The itertools module in the standard library provides a number of convenience functions for iterating through a collection of elements efficiently.

The starmap() function in the module is a useful tool for applying a function to a set of iterable objects. The function works like the builtin map() function except it is meant to be used with an iterable which is itself made of iterables. The function also allows functions that take multiple arguments rather than just one to be used.

starmap(function, iterable)
function Required. The function that will be applied to the elements of the iterable.
iterable Required. The iterable object.

The function returns an iterator object which yields the return value of applying the function to elements at each index in the iterable. In each iterations the function is called as function(*x) where x is the current element in the iterable.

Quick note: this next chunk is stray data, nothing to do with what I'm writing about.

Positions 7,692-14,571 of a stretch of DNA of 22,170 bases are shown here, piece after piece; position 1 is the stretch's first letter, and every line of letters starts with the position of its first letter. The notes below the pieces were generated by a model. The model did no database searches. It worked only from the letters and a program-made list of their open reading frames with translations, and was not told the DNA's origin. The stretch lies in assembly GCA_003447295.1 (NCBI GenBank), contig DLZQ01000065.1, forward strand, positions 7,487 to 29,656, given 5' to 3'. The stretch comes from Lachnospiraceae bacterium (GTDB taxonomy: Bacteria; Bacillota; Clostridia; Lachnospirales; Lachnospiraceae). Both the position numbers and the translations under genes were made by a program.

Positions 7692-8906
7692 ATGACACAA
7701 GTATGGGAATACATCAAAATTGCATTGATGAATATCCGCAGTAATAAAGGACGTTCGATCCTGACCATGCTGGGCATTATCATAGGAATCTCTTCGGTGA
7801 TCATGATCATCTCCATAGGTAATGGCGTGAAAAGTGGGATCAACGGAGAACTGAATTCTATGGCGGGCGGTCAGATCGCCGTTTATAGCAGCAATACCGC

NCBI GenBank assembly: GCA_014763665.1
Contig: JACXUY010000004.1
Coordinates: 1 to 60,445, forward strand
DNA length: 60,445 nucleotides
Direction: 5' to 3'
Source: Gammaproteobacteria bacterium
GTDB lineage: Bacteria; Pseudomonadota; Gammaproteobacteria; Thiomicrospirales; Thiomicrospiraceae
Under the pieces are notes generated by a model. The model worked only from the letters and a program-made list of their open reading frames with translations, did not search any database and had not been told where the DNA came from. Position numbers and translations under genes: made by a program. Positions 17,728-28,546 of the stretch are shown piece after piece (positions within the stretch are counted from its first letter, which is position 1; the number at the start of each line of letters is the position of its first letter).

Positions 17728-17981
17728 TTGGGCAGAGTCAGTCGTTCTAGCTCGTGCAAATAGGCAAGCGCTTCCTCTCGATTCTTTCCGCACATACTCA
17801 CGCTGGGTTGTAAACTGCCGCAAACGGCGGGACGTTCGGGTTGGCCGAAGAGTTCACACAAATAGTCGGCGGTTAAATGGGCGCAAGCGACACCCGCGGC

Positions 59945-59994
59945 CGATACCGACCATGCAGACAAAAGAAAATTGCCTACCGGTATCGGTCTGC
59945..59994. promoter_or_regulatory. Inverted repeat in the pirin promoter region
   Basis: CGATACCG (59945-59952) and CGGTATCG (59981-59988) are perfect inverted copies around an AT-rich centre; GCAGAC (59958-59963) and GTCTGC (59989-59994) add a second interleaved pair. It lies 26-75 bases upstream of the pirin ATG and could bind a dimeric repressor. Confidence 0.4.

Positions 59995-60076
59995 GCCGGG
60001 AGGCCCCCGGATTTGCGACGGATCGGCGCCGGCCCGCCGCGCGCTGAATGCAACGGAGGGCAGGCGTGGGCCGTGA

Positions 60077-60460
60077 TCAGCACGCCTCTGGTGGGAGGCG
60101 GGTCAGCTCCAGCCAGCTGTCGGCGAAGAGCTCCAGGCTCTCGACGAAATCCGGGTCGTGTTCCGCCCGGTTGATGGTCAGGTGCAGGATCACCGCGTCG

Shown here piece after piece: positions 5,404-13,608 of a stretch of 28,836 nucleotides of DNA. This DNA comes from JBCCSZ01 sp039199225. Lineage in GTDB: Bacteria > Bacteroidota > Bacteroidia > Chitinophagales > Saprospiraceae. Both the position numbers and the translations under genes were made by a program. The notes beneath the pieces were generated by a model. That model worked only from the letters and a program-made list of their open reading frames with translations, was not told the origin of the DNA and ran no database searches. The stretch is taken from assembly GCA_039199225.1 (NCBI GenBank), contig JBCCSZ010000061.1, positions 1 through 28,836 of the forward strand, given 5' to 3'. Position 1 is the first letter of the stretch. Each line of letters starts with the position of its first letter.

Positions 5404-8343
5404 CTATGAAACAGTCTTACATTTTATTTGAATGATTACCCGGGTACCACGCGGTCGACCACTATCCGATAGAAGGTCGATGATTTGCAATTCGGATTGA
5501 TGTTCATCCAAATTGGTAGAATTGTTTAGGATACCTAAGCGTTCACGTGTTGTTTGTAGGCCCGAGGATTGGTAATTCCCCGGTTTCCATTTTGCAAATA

#import the function from itertools
from itertools import starmap

data = [(2, 2), (3, 4), (5, 6)]

mapped = starmap(pow, data)
print(*mapped, end = '\n')

In the above example we have a list of 2-length tuples, calling starmap() function with the builtin pow()  as the function argument we get an iterator which yields the results of calling the pow() function with the elements of the current tuple during each iteration as the argument. For example in the first iteration, the iterator yields the result of pow(2, 2), in the next iteration, pow(3, 4) and so on.

from itertools import starmap

data = [(1, 2, 3, 4), (3, 4, 5), (7, 8, 9), (9, 10)]

sums = starmap(sum, data)

print(*sums, end = '\n')

In the above example, we have a list of tuples, we used the starmap() function with the builtin sum() function as the argument to get an iterator which yields the sum of the elements of each inner tuple during each iteration.